Capital Commentary is the weekly current-affairs publication of CPJ, written to encourage the pursuit of public justice.
Challenging the Escalation of Negative Politics
Michael J. Gerson
August 17, 2012
By Michael J. Gerson
This is a transcript of a radio address broadcast for the Center for Public Justice on KDCR radio in Sioux Center, Iowa.
For those of us concerned about the tone of politics, the news gets worse and worse.
It is true that all presidential campaigns, at some point, go negative. And that is not always illegitimate. A presidential contest is not only about aspiration. It is a choice between contrasting stands and viewpoints. And vividly drawing those contrasts is an essential part of political life. The disagreements in American politics – on economics, foreign policy and medical ethics – are not small. And the arguments on those issues will not be calm or mild.
The problem comes when facts are distorted, false impressions are left and attacks become cruel and personal. Even when this helps the attacking candidate—and sometimes, unfortunately, it does—it hurts the political system. It discourages good people from entering politics. It encourages public cynicism, disillusionment and disengagement. And once an election is over, it undermines cooperation in the common good.
This challenge is even more dangerous because it is self-escalating. Every time a campaign crosses an ethical line, it becomes an excuse for opponents to cross that line, and then go a little further. Whenever I write on the issue, I get the same response: the other side is worse. And both sides have plenty of reasons for grievance.
This presidential election is no exception. The scale of negative advertising by campaigns and “Super” political action committees (PACs) is unprecedented. If you live in a battleground state as I do, the flood of negativity is remarkable. The fact-checkers have been busy confronting distortions in ads from both parties, from both campaigns.
But it is not enough to throw up our arms and complain about politics in general. It is necessary to confront specific abuses that escalate the partisan wars. And recently we’ve seen one that is particularly disturbing. A PAC closely associated with the Obama campaign has made the charge that Mitt Romney was responsible for the closing of a business, which cost a couple their health insurance, which contributed to the death of a woman from cancer.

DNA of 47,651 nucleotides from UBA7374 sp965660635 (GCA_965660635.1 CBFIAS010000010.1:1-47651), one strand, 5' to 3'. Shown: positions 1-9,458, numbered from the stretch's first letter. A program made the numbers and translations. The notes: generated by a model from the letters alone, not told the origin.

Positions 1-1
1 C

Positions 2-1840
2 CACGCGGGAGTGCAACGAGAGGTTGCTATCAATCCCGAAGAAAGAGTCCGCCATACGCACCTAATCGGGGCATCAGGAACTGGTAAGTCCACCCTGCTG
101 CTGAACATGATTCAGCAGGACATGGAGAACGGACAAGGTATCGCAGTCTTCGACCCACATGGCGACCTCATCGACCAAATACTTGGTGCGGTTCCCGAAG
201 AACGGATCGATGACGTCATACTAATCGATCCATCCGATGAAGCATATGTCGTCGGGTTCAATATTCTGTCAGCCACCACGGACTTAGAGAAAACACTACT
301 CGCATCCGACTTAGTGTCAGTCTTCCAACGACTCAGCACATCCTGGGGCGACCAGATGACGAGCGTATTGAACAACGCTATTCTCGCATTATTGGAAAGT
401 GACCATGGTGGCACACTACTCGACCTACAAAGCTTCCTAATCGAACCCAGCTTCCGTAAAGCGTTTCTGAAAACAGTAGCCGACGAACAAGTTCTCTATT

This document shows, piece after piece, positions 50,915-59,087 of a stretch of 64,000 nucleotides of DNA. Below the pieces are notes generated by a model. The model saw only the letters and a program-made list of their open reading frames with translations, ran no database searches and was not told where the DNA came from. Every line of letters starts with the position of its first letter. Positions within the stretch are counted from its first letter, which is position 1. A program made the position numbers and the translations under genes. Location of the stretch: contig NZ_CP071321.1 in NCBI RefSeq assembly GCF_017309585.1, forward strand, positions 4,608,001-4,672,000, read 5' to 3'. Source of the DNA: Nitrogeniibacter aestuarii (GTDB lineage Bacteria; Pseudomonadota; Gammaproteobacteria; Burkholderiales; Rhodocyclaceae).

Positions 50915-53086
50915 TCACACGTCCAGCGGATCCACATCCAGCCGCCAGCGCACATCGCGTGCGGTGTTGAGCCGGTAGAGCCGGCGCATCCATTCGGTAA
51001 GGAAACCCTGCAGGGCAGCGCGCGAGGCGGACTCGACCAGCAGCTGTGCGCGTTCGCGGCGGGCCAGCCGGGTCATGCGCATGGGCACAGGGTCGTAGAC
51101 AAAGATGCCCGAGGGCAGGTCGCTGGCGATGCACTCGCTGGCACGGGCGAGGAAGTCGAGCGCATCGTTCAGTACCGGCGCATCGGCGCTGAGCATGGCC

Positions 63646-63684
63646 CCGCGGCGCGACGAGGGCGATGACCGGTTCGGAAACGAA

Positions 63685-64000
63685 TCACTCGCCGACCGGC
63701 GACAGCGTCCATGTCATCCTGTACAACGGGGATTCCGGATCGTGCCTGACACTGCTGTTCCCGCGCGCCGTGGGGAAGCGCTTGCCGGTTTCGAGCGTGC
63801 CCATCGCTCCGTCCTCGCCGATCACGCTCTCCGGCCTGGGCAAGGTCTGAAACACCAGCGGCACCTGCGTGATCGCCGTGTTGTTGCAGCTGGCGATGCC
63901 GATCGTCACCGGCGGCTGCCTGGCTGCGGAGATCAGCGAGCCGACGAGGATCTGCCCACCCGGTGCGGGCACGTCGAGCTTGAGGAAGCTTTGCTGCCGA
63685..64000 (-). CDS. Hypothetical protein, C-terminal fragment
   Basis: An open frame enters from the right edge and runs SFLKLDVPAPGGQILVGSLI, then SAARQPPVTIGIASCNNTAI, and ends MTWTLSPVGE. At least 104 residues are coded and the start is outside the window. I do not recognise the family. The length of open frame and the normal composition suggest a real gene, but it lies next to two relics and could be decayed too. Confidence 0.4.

The problem is this: Romney was not connected to the closing of the company, the couple had health insurance from another source, and the woman’s cancer was diagnosed five years after the firm shut down.
I’ve been around presidential politics a long time. This is not politics as usual. It is not the typical distortion of a candidate’s views. It is the accusation of complicity in a women’s death. And it has not come from some fringe group or marginal figure. It has come from President Obama’s closest political allies and associates, and has been embraced by his campaign.
Partisans would counter: “The other side has done terrible things too.” This thinking demonstrates my point. Once an ethical line is crossed, all partisans feel morally justified in going even further. And politics goes from the gutter to the sewer to the cesspool.
There is only one way to stop this escalation. Citizens must be offended at offensive things—whatever candidate they come from—and show that they backfire.
—Michael J. Gerson is nationally syndicated columnist who appears twice weekly in The Washington Post and is the author of Heroic Conservatism (2007) and the co-author of City of Man: Religion and Politics in a New Era (2010).
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Capital Commentary is a weekly current-affairs publication of the Center for Public Justice. Published since 1996, it is written to encourage the pursuit of justice. Commentaries do not necessarily represent an official position of the Center for Public Justice but are intended to help advance discussion. Articles, with attribution, may be republished according to our publishing guidelines.”